Can you think of an instance in your life when happenstance – luck – protected you or even led to something great and unexpected? Do you recall a particular book or movie that failed to wow you because of lucky circumstances that seemed too contrived?


34 Responses to “Happenstance … Luck”

  • avatar Julia Munroe Martin Says:

    What a story! And what luck you weren’t out in the desert by your self, phew! (By the way, I would’ve thought the same thing about the tire, too, and run to get my husband’s help.) Last year we had a similar thing happen — I actually wrote a blog about it! Our son was going on a long trip and so were we (in different cars). A few days before he was to leave, we took the car our son was going to take into the mechanic to get a new muffler. But right before he left, I had a bad feeling about the repair, and we asked my son take the other car (the one we were going to take). Sure enough, later in the day — when he would’ve been hundreds of miles away — the new muffler fell off, disabling the car! We rented another car for our trip, and all was well, but boy was I glad my son wasn’t stranded far away on some highway far from home!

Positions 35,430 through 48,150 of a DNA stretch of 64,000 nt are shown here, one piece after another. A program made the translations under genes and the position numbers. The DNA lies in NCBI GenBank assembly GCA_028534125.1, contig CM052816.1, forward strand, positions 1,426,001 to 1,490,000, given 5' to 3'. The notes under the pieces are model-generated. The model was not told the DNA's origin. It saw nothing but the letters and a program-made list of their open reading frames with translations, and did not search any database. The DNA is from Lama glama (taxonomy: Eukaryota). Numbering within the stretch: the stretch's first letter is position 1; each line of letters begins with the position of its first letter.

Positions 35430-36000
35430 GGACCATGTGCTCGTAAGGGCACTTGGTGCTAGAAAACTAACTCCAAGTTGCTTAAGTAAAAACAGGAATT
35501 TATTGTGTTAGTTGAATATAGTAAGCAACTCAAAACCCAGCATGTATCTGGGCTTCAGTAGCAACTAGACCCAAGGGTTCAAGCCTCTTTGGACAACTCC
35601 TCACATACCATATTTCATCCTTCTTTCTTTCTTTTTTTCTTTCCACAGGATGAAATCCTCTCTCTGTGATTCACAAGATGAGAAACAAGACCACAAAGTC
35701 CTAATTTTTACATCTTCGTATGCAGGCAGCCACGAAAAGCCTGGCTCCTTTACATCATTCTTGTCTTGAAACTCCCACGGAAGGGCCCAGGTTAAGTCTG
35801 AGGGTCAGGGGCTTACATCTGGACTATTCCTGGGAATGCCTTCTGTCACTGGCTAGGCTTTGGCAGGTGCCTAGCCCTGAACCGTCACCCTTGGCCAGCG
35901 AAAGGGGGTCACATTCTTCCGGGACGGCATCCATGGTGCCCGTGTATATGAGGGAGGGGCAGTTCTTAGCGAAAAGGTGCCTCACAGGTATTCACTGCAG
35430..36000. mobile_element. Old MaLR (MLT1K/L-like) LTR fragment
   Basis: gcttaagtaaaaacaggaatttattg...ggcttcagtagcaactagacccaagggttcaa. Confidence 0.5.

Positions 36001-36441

As for fiction, what you describe is a huge pet peeve of mine. I hate it when people just happen to be in the right place at the right time over and over again. I can’t think of any specific books (or movies) off the top of my head that annoyed me this way, but it’s one of the top reasons a writer “loses me.”

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    Melissa Reply: